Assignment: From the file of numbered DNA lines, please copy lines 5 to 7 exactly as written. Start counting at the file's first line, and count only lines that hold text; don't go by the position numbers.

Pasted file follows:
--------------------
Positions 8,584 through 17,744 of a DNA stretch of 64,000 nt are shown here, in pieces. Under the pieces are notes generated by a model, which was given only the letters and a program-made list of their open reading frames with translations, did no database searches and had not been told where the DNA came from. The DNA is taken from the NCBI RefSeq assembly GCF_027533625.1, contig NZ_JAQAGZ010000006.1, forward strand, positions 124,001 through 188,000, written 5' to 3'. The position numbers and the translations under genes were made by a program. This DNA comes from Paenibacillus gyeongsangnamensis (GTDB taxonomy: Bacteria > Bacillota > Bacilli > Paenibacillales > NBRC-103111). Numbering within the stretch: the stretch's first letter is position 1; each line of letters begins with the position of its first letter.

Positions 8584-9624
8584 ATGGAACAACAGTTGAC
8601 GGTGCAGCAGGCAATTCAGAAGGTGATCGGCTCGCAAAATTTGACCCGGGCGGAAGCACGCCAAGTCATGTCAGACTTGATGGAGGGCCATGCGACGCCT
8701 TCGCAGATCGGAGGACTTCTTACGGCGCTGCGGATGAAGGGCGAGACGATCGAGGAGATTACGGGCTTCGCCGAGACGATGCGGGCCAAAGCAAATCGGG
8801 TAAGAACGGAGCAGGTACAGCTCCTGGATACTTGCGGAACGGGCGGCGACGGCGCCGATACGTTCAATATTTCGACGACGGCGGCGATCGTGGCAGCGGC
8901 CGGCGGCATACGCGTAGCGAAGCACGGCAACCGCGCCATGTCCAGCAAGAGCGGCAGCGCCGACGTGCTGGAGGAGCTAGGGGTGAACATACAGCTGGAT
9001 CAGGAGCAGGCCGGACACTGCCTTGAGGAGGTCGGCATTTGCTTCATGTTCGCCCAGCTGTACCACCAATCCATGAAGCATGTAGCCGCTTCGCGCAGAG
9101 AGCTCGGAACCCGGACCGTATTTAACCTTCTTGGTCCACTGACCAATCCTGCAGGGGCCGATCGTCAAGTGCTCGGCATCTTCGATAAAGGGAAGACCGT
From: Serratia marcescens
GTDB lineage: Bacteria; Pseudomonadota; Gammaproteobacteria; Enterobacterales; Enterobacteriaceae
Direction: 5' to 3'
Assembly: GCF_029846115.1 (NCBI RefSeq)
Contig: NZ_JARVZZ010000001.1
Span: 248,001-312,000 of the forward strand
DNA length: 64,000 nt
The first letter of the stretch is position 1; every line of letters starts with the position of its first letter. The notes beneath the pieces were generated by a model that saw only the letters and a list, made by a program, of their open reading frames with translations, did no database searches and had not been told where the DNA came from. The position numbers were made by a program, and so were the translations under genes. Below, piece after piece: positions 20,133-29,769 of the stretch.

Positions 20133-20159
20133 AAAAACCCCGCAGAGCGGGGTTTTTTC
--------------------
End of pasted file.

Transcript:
8701 TCGCAGATCGGAGGACTTCTTACGGCGCTGCGGATGAAGGGCGAGACGATCGAGGAGATTACGGGCTTCGCCGAGACGATGCGGGCCAAAGCAAATCGGG
8801 TAAGAACGGAGCAGGTACAGCTCCTGGATACTTGCGGAACGGGCGGCGACGGCGCCGATACGTTCAATATTTCGACGACGGCGGCGATCGTGGCAGCGGC
8901 CGGCGGCATACGCGTAGCGAAGCACGGCAACCGCGCCATGTCCAGCAAGAGCGGCAGCGCCGACGTGCTGGAGGAGCTAGGGGTGAACATACAGCTGGAT